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At long last South Bend officials celebrate upcoming opening of Oaklawn's behavioral crisis center

White walls blanket the space in the new behavioral crisis center on North Niles Avenue. A series of a dozen or so white tables and chairs are set up throughout the room, with a receptionist console in the middle of the room. Connected to the main room is a back hallway with office space and a shower.

The building’s clean appearance stands in stark contrast to the county jail or an emergency room and that’s the most important thing to community leaders who have pushed for the crisis center over the past few years.

Because before now, people in St. Joseph County going through mental health crises and acting erratically predominantly ended up in the emergency room or jail. Now, there’s a place that provides care for people whose mental health needs are urgent, but who don’t meet the high standard for hospitalization.

“That’s the thing about mental health, it doesn't discriminate. It’s touched all of our lives, either us or someone that we love,” said Oaklawn CEO Laurie Nafziger. “Everyone knows someone. So when people in our community are in crisis. When they are in their most desperate moments and need help, we will be here.”

Nafziger explained that the center will have a team of social workers, peer counselors and psychiatrists on staff to treat people who come to the center. Some people may walk in on their own or be dropped off by a family member. Police officers responding to calls will also be able to take people to the center instead of to jail.

Once at the center, Oaklawn staff will talk with the patients to do risk assessment. From there, patients will get connected with help that can include signing up for counseling or getting prescriptions. Based on what other crisis centers around the country have experienced, Oaklawn estimates the vast majority would be sent on their way in hours with plans for on-going care. For those requiring more serious, long-term help, staff at Oaklawn are easily able to transition patients into Memorial Hospital’s Epworth Center which is in the same building.

The center will open to the public on March 4 and operate from 8 a.m. to 5 p.m. Ricky Mountsier, Oaklawn’s director of crisis services, said the center will hopefully expand to 24/7 care, but the key issue for the nonprofit right now is staffing.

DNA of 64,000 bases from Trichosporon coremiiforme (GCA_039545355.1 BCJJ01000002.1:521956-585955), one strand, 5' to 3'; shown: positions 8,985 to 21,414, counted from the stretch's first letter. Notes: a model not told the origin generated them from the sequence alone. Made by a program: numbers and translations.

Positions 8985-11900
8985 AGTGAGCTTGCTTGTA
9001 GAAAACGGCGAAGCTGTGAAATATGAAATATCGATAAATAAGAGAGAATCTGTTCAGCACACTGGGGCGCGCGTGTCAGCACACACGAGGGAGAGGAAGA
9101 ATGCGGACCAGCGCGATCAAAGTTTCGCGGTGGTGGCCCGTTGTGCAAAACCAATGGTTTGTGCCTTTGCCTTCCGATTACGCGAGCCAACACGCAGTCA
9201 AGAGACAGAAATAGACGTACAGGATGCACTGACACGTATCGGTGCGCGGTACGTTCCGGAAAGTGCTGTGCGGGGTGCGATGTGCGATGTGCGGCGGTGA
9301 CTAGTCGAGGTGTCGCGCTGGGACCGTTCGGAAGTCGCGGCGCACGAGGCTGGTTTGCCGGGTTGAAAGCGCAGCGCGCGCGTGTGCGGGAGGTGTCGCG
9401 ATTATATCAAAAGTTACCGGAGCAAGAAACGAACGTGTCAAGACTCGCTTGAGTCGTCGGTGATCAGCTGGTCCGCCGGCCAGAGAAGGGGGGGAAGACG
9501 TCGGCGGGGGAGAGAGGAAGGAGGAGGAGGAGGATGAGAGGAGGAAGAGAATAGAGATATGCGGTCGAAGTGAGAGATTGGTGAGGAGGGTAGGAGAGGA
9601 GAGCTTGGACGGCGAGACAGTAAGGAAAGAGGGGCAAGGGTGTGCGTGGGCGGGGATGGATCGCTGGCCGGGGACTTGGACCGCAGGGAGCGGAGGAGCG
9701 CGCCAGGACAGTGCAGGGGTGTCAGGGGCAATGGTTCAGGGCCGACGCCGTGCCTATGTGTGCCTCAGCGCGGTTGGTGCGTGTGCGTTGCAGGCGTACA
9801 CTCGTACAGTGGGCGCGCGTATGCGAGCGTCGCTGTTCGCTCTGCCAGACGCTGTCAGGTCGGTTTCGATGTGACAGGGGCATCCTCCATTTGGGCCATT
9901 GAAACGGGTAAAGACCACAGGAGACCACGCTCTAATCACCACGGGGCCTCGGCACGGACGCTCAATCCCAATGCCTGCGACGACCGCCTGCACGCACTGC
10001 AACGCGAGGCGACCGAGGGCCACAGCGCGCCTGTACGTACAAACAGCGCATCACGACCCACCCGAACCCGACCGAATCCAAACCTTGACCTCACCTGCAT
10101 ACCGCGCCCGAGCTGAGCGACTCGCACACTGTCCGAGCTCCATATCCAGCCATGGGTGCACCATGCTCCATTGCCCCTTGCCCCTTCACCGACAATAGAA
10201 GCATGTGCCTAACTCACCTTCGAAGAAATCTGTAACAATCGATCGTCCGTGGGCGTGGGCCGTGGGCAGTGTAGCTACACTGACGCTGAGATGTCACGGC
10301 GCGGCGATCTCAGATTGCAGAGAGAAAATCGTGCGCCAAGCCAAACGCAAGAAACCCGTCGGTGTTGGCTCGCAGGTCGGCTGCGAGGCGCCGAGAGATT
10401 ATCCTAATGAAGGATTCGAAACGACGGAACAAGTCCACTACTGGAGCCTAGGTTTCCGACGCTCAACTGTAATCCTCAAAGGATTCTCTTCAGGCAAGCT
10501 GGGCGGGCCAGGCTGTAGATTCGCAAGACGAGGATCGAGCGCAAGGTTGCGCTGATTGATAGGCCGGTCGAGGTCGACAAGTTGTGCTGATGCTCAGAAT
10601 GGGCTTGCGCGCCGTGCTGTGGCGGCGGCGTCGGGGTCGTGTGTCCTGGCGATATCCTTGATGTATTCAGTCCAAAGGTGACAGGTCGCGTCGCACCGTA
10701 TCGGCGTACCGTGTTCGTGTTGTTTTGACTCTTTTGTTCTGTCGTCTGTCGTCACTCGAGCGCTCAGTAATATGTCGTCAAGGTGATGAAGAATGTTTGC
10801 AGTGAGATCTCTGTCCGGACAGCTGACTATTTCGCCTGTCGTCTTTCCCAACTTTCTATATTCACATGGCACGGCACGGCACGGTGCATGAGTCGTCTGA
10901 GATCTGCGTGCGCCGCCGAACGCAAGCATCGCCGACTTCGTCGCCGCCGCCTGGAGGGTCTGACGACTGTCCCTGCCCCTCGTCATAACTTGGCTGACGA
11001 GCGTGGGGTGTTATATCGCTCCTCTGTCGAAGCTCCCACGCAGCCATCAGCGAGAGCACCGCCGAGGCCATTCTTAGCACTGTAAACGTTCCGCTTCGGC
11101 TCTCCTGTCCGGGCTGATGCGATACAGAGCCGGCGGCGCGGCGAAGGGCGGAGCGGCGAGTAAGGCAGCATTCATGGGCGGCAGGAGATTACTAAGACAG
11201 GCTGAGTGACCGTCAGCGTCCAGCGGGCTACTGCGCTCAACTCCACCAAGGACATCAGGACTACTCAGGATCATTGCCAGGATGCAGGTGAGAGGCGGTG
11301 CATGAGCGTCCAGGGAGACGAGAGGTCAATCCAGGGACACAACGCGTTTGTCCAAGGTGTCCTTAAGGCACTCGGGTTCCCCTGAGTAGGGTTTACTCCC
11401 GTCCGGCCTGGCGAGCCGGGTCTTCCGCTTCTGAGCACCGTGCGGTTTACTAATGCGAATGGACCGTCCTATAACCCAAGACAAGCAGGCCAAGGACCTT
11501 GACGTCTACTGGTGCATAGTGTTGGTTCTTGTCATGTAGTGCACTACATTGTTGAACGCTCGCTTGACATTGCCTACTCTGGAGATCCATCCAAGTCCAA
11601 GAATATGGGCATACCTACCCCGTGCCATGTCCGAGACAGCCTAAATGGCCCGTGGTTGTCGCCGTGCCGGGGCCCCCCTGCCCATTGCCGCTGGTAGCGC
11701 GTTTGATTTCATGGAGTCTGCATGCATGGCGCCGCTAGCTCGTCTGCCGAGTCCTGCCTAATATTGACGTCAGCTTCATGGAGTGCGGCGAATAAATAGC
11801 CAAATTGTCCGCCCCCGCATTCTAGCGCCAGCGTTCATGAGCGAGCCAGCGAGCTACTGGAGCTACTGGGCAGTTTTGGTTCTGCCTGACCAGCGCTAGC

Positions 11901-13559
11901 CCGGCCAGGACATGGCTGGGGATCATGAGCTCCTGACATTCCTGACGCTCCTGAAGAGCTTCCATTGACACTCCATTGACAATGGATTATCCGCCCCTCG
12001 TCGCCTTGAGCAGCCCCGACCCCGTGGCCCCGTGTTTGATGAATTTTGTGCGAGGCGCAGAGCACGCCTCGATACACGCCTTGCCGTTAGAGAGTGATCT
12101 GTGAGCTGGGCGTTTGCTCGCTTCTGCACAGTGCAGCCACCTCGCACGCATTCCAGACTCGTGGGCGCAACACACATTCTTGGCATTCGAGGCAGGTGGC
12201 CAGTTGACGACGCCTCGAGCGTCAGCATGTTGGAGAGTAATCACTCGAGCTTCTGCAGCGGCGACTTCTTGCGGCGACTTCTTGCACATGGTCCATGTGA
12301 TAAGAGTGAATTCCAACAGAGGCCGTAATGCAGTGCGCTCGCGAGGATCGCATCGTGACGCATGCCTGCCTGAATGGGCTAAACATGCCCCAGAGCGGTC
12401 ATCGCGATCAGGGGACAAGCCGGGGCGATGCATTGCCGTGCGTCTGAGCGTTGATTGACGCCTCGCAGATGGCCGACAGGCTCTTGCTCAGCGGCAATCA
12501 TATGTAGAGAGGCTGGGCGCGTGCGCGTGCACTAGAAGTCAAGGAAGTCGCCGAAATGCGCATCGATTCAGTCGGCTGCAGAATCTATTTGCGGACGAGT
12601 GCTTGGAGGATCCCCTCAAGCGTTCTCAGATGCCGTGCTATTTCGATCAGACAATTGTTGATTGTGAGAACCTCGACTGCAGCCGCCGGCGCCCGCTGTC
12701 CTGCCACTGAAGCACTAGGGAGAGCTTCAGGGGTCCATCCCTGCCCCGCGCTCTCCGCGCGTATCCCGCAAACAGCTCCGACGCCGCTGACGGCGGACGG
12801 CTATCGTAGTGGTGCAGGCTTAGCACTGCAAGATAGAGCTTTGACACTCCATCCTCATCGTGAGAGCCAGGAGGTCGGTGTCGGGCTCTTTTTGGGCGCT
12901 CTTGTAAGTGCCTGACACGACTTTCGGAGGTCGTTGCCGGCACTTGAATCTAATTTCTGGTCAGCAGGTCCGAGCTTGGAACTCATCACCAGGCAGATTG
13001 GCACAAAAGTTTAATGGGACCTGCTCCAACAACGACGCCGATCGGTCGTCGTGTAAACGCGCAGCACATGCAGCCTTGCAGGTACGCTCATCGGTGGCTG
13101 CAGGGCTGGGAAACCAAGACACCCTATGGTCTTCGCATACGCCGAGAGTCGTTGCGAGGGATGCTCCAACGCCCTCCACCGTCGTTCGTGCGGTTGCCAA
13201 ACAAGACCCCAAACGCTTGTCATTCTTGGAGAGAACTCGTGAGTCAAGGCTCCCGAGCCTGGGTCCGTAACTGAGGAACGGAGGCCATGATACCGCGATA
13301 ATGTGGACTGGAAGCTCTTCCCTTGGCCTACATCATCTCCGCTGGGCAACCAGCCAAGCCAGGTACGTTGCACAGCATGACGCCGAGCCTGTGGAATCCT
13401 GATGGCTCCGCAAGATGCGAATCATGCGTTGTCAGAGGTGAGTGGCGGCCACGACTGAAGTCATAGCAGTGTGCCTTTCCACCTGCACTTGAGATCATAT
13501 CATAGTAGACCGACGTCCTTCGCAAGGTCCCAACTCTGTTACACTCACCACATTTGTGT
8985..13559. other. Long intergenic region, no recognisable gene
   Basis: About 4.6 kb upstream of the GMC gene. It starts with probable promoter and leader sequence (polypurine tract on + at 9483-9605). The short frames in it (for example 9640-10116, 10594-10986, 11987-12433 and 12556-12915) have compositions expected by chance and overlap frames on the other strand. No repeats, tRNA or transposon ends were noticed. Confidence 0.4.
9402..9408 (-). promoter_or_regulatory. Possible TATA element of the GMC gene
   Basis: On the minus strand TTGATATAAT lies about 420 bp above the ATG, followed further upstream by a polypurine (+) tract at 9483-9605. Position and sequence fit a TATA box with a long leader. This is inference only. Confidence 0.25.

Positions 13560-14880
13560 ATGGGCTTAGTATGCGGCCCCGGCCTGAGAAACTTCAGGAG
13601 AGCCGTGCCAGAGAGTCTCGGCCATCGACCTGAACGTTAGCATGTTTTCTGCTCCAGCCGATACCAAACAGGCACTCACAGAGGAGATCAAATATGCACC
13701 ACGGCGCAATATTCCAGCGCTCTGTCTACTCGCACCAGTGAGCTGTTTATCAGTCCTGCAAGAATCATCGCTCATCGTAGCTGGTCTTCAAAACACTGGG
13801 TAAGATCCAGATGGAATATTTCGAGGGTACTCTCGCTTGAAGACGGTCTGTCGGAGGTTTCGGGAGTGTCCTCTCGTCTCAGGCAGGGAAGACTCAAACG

“I’m aware we’re probably going to be doing a lot of constant hiring and people are going to come and go. That’s the nature of this work. We do get a fair amount of applications,” Mountsier said.

Mobile crisis teams

Intertwined with the physical space of the crisis center is Oaklawn’s continuing initiative to staff mobile crisis teams that can respond to calls involving mental health crises. Oaklawn’s teams have been working with police and 911 dispatchers over the past year to identify which calls should be handled by social workers and to hash out protocols for situations where both agencies respond.

The St. Joseph County team will operate from the crisis center. As of this week, both Oaklawn’s St. Joseph and Elkhart County teams operate from 8 a.m. to 8 p.m. The majority of calls the team gets can be deescalated over the phone, but Mountsier said instances where the mobile teams have responded to calls in person more than doubled from 2022 to 2023.

'Coming together to solve problems'

While local officials touted the need for more mental health resources, the process of bringing the behavioral crisis center online was at times a rocky one.

Oaklawn has been in talks with South Bend and St. Joseph County officials about the possibility of a crisis center for four years. In December of 2021, the St. Joe County Council appeared to be the first body to get on board by pledging $2.7 million in federal Covid funding.

The topic sat on the back burner for a while but was thrust to the forefront in July 2022 when Dante Kittrell was killed by South Bend police officers following a lengthy standoff. Kitrell had been diagnosed with schizophrenia and was brandishing what looked to police at the time like a gun, when it later turned out to be a replica.

Kittrell’s death was ruled justified by St. Joseph County Prosecutor Ken Cotter and city officials hold the officers that day were put in an impossible position. Still, Kittrel’s death sparked cries from many in the community about finding a better way to deal with those going through a mental health crisis.

In late 2022, the all-Republican County Commissioners pulled the previously earmarked funding for the center, leading to a series of impassioned public comments. South Bend Mayor James Mueller’s administration then stepped in to provide around $2.7 million to help build the center and fund it for its first year.

“At the heart of this progress is that this is a community that’s coming together to solve problems. To have better solutions to issues in our community,” said Mueller.

The county council eventually gave Oaklawn $600,000 as well in early 2023.

Funds and grants approved in the 2022 state legislature session will provide short term funding after this year, but Nafziger said she’s eyeing a series of larger federal grants as a long term solution. Oaklawn is technically leasing the space for the crisis center from Memorial Hospital for $1 a year.

Oaklawn has also secured funding for a similar crisis center in Goshen, which is slated to open later this year.

Marek Mazurek has been with WVPE since April 2023, though he's been in Michiana for most of his life. He has a particular interest in public safety reporting. When he's not on the radio, Marek enjoys getting way too into Notre Dame football and reading about medieval English history.